Bloomberg reports that Toyota and Nissan built more vehicles globally last month to meet rising demand in North America and other overseas markets.

Worldwide production at Toyota rose for the seventh straight month in May, increasing 14 percent to 579,040 units from a year earlier, the company said in a release today. Nissan's output rose 17 percent to 277,927 units.

Toyota, Nissan and Honda Motor Co. have been increasing their production outside of Japan to deliver their models sooner and reduce the impact of currency fluctuations on earnings. Toyota, the world's second-largest automaker, is building a truck factory in Texas and will build its seventh North American vehicle assembly plant in Canada.

``Japanese automakers are increasing local production and local content, which makes them more competitive abroad in terms of cost and speed,'' said Norihito Kanai, an analyst at Meiji Dresdner Asset Management Co. in Tokyo, which manages $2.5 billion in equities, including auto shares. ``We will see more vehicles made abroad by these automakers as they want to build where they sell,'' the analyst told Bloomberg.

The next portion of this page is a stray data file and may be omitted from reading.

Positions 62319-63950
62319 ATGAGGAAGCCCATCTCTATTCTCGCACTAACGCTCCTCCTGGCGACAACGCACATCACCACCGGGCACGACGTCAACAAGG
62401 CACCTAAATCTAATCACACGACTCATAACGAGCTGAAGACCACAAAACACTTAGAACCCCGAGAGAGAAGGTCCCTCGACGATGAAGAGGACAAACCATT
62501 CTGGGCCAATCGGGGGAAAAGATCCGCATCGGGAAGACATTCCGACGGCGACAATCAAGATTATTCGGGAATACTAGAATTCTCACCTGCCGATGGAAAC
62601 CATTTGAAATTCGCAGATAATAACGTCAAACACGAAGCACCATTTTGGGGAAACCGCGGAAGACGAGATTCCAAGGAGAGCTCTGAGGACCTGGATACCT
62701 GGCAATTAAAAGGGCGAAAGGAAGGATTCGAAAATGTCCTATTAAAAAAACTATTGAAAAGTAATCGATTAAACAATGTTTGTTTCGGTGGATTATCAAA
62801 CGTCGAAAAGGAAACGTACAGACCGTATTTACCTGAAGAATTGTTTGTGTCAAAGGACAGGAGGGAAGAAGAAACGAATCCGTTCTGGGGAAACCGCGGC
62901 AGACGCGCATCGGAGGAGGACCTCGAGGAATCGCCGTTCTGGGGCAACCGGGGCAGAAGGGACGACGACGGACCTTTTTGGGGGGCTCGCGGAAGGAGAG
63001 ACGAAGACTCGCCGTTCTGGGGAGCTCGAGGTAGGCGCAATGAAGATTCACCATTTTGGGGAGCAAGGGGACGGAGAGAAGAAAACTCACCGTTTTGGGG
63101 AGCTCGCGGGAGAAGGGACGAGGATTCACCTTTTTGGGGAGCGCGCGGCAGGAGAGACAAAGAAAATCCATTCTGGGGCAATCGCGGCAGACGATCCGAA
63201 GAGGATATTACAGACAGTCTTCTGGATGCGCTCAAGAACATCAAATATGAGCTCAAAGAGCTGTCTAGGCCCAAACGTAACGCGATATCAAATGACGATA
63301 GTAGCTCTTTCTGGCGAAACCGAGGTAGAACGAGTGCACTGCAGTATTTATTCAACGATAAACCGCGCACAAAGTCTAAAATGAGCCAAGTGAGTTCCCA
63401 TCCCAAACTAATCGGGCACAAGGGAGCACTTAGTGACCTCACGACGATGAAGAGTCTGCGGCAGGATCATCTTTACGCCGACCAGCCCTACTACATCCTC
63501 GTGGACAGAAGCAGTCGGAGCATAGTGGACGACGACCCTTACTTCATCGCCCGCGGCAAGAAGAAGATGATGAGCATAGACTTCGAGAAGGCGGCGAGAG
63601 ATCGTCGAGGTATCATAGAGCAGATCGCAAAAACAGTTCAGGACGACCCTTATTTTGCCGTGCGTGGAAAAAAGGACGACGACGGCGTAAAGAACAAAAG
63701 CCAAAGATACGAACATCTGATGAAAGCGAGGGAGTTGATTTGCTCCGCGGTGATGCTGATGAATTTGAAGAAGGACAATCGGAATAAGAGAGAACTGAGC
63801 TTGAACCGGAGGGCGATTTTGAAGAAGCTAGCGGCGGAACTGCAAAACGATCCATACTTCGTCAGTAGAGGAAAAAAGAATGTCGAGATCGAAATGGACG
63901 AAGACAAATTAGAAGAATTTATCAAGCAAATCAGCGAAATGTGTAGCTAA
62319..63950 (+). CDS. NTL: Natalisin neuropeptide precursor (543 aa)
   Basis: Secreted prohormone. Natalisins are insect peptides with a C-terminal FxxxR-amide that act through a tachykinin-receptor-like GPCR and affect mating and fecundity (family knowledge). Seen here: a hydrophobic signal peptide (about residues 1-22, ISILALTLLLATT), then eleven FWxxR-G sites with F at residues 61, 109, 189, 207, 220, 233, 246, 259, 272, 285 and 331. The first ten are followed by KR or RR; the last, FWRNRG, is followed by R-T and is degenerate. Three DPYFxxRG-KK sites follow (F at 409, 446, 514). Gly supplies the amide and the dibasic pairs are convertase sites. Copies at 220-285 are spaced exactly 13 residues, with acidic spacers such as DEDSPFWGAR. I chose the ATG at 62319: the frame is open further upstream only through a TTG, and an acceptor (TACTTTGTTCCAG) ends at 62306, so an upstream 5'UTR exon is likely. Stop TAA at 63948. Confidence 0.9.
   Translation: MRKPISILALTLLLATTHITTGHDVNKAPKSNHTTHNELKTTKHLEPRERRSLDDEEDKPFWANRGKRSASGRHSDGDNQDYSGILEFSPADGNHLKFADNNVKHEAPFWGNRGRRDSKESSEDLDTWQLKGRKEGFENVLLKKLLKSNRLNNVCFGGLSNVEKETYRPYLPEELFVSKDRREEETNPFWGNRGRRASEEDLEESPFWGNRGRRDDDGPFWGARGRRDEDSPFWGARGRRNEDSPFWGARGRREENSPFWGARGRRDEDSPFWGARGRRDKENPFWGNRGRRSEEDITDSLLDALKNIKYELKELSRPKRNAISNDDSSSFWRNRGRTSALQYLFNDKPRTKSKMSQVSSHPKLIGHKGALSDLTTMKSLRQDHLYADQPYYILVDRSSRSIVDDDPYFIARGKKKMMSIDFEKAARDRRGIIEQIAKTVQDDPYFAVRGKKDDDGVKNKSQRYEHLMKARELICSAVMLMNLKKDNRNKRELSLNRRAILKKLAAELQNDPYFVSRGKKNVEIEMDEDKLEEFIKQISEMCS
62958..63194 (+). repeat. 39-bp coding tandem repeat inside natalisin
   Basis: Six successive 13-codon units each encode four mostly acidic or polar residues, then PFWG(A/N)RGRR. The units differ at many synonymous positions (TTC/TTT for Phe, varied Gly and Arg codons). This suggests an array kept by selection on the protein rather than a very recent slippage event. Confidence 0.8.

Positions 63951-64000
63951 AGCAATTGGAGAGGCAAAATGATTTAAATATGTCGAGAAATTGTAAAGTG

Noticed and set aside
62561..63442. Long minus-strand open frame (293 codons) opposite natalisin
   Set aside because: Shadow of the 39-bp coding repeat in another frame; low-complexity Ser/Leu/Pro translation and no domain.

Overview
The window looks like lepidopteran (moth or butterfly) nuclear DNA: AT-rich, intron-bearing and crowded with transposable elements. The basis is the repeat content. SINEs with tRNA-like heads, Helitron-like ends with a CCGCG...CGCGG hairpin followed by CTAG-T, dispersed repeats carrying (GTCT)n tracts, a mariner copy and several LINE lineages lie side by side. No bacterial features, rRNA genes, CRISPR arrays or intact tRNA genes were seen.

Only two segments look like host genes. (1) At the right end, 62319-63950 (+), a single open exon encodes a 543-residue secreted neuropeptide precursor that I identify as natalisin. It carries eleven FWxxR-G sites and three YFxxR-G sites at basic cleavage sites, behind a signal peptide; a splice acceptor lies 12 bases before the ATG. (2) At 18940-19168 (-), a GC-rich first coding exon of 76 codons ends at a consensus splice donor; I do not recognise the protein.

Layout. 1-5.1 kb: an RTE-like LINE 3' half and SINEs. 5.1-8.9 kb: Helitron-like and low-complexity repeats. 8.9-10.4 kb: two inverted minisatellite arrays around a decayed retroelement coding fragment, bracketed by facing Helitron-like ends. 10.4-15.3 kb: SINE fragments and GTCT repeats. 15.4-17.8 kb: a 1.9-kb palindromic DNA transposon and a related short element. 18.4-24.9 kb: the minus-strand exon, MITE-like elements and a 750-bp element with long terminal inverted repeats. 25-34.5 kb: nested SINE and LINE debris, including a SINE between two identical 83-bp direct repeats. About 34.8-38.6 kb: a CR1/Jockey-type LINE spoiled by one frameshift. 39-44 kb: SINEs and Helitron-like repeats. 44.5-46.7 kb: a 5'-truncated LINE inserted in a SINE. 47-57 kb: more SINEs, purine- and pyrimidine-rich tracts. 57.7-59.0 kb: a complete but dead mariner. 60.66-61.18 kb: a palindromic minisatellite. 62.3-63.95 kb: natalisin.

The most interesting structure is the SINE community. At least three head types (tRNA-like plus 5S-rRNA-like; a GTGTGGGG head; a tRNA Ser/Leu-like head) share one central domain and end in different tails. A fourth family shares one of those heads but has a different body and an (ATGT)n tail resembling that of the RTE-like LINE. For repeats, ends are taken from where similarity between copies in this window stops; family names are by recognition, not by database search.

The Bloomberg report noted that Toyota's expansion isn't limited to major vehicle markets like North America. The company will increase production by about 40 percent next year in so-called emerging markets to meet growing demand for its minivans and pickup trucks, the report said.

Toyota plans to build 700,000 Innova minivans and other models designed for markets including Argentina, Indonesia, Thailand and South Africa, up from an initial target of more than 500,000, President Katsuaki Watanabe said earlier this week, Bloomberg reported.

Toyota's overseas production surged 21 percent to 303,356 units in May. Toyota's domestic production rose 6 percent to 275,684 units. Exports gained 3.5 percent to 151,111 units.